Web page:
goods; an event which a bounty upon production might sometimes occasion.
A bounty upon exportation, by enabling them to send abroad their surplus
part, and to keep up the price of what remains in the home market,
effectually prevents this. Of all the expedients of the mercantile
system, accordingly, it is the one of which they are the fondest. I have
known the different undertakers of some particular works agree privately
among themselves to give a bounty out of their own pockets upon the
exportation of a certain proportion of the goods which they dealt in.
This expedient succeeded so well, that it more than doubled the price
of their goods in the home market, notwithstanding a very considerable
increase in the produce. The operation of the bounty upon corn must have
been wonderfully different, if it has lowered the money price of that
commodity.

Something like a bounty upon production, however, has been granted
upon some particular occasions. The tonnage bounties given to the white
herring and whale fisheries may, perhaps, be considered as somewhat of
this nature. They tend directly, it may be supposed, to render the
goods cheaper in the home market than they otherwise would be. In other
respects, their effects, it must be acknowledged, are the same as those
of bounties upon exportation. By means of them, a part of the capital of
the country is employed in bringing goods to market, of which the price
does not repay the cost, together with the ordinary profits of stock.

But though the tonnage bounties to those fisheries do not contribute
to the opulence of the nation, it may, perhaps, be thought that they
contribute to its defence, by augmenting the number of its sailors and
shipping. This, it may be alleged, may sometimes be done by means of
such bounties, at a much smaller expense than by keeping up a great
standing navy, if I may use such an expression, in the same way as a
standing army.

Notwithstanding these favourable allegations, however, the following
considerations dispose me to believe, that in granting at least one of
these bounties, the legislature has been very grossly imposed upon:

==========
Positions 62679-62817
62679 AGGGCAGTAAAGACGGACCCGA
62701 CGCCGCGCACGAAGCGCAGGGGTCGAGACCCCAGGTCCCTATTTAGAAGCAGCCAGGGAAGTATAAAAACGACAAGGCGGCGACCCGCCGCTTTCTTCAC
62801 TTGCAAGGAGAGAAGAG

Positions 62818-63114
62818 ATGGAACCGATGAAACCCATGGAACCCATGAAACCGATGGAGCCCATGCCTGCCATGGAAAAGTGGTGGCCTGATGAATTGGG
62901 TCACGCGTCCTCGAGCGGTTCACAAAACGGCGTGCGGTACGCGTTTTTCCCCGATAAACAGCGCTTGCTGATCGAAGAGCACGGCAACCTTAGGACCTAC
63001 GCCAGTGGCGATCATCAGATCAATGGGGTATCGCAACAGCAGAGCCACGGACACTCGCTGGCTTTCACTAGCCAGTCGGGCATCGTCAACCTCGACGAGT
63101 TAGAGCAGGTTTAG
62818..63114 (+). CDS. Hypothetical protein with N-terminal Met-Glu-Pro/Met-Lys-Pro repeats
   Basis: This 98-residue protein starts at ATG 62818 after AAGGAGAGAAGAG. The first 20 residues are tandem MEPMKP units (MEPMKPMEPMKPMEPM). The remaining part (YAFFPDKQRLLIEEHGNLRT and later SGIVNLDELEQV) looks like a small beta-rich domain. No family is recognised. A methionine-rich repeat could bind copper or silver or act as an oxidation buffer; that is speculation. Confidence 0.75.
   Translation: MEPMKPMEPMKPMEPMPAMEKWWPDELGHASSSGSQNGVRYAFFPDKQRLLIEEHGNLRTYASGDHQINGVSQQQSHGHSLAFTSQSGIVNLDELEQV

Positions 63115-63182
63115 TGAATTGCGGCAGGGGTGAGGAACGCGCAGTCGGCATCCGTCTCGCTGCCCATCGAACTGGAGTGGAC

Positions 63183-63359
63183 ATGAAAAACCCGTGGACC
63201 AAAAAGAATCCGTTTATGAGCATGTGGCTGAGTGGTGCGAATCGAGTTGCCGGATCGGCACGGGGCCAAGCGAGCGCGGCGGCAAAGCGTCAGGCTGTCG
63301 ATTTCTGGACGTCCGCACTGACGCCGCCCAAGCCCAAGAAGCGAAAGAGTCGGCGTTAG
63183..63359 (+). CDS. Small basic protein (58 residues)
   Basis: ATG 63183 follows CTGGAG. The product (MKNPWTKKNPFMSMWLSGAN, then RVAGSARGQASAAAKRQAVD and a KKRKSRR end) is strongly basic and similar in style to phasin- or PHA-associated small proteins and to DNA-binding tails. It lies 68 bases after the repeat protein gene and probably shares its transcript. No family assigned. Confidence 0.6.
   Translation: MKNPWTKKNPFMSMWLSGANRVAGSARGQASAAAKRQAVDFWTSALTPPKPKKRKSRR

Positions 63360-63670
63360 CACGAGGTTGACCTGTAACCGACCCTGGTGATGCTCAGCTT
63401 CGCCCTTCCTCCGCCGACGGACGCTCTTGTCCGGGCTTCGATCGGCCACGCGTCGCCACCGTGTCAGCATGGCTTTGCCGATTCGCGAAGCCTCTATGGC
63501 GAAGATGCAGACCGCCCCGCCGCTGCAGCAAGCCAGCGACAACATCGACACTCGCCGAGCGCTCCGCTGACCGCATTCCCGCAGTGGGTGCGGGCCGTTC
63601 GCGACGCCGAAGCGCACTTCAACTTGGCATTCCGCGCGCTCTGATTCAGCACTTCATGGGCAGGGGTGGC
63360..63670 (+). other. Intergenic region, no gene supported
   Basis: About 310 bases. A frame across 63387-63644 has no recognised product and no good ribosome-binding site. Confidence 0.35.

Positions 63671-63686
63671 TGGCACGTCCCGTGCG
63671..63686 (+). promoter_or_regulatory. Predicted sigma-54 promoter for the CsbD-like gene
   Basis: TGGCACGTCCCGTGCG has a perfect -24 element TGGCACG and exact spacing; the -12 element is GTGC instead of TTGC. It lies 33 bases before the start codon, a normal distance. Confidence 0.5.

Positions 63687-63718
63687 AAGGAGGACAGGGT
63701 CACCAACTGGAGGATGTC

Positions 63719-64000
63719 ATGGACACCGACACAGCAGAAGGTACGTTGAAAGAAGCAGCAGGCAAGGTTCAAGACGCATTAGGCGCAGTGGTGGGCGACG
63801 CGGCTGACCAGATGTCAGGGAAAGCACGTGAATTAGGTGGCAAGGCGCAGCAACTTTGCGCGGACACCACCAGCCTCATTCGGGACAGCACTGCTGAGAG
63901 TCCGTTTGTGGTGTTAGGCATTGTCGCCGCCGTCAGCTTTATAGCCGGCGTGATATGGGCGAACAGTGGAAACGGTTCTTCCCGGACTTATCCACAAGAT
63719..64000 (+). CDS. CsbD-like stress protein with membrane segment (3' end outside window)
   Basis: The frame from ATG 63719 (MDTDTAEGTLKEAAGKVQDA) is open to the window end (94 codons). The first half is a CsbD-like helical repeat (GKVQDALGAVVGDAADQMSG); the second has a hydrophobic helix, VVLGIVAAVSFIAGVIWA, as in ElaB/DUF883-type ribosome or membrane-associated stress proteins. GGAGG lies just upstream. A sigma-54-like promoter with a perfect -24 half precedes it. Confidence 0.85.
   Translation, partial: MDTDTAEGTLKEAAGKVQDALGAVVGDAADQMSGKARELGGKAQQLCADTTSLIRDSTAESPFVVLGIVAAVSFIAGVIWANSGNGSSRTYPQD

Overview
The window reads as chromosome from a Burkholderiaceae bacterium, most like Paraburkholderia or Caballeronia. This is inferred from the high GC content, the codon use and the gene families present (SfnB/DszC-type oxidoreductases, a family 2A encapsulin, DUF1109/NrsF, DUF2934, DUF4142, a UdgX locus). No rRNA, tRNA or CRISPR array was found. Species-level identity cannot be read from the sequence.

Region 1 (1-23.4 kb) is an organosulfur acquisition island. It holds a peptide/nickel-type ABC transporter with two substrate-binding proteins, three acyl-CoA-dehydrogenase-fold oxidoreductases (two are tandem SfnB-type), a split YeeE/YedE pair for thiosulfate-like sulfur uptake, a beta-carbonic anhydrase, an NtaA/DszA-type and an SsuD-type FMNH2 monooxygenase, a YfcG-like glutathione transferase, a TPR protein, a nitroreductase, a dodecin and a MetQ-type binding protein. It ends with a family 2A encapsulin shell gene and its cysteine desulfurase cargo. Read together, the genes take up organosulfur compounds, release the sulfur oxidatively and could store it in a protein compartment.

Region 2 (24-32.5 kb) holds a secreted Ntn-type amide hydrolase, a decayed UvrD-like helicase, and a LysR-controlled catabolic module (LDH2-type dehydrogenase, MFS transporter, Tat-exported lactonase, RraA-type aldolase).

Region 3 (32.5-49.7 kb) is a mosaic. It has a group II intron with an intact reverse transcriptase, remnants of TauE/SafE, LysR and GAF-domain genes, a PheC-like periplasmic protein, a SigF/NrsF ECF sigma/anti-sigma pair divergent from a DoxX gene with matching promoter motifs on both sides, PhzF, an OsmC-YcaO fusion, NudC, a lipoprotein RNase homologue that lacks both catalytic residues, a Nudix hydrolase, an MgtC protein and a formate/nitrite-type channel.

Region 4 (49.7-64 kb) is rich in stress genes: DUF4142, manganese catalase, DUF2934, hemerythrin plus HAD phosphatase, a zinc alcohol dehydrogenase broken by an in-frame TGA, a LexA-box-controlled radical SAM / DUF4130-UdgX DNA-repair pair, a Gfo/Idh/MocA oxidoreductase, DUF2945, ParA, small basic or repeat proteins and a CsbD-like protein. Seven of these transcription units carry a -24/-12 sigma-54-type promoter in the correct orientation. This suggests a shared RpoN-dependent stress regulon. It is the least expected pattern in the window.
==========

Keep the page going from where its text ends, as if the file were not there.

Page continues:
First, The herring-buss bounty seems too large.

From the commencement of the winter fishing 1771, to the end of the
winter fishing 1781, the tonnage bounty upon the herring-buss fishery
has been at thirty shillings the ton. During these eleven years, the
whole number of barrels caught by the herring-buss fishery of Scotland
amounted to 378,347. The herrings caught and cured at sea are called
sea-sticks. In order to render them what are called merchantable
herrings, it is necessary to repack them with an additional quantity of
salt; and in this case, it is reckoned, that three barrels of sea-sticks
are usually repacked into two barrels of merchantable herrings. The
number of barrels of merchantable herrings, therefore, caught during
these eleven years, will amount only, according to this account, to
252,231¼. During these eleven years, the tonnage bounties paid amounted
to £155,463:11s. or 8s:2¼d. upon every barrel of sea-sticks, and to
12s:3¾d. upon every barrel of merchantable herrings.

The salt with which these herrings are cured is sometimes Scotch, and
sometimes foreign salt; both which are delivered, free of all excise
duty, to the fish-curers. The excise duty upon Scotch salt is at present
1s:6d., that upon foreign salt 10s. the bushel. A barrel of herrings is
supposed to require about one bushel and one-fourth of a bushel foreign
salt. Two bushels are the supposed average of Scotch salt. If the
herrings are entered for exportation, no part of this duty is paid up;
if entered for home consumption, whether the herrings were cured with
foreign or with Scotch salt, only one shilling the barrel is paid up. It
was the old Scotch duty upon a bushel of salt, the quantity which, at
a low estimation, had been supposed necessary for curing a barrel of
herrings. In Scotland, foreign salt is very little used for any other
purpose but the curing of fish. But from the 5th April 1771 to the 5th
April 1782, the quantity of foreign salt imported amounted to 936,974
bushels, at eighty-four pounds the bushel; the quantity of Scotch salt
delivered from the works to the fish-curers, to no more than 168,226, at
fifty-six pounds the bushel only. It would appear, therefore, that it
is principally foreign salt that is used in the fisheries. Upon every
barrel of herrings exported, there is, besides, a bounty of 2s:8d. and
more than two-thirds of the buss-caught herrings are exported. Put
all these things together, and you will find that, during these eleven
years, every barrel of buss-caught herrings, cured with Scotch salt,
when exported, has cost government 17s:11¾d.; and, when entered for home
consumption, 14s:3¾d.; and that every barrel cured with foreign salt,
when exported, has cost government £1:7:5¾d.; and, when entered for
home consumption, £1:3:9¾d. The price of a barrel of good merchantable
herrings runs from seventeen and eighteen to four and five-and-twenty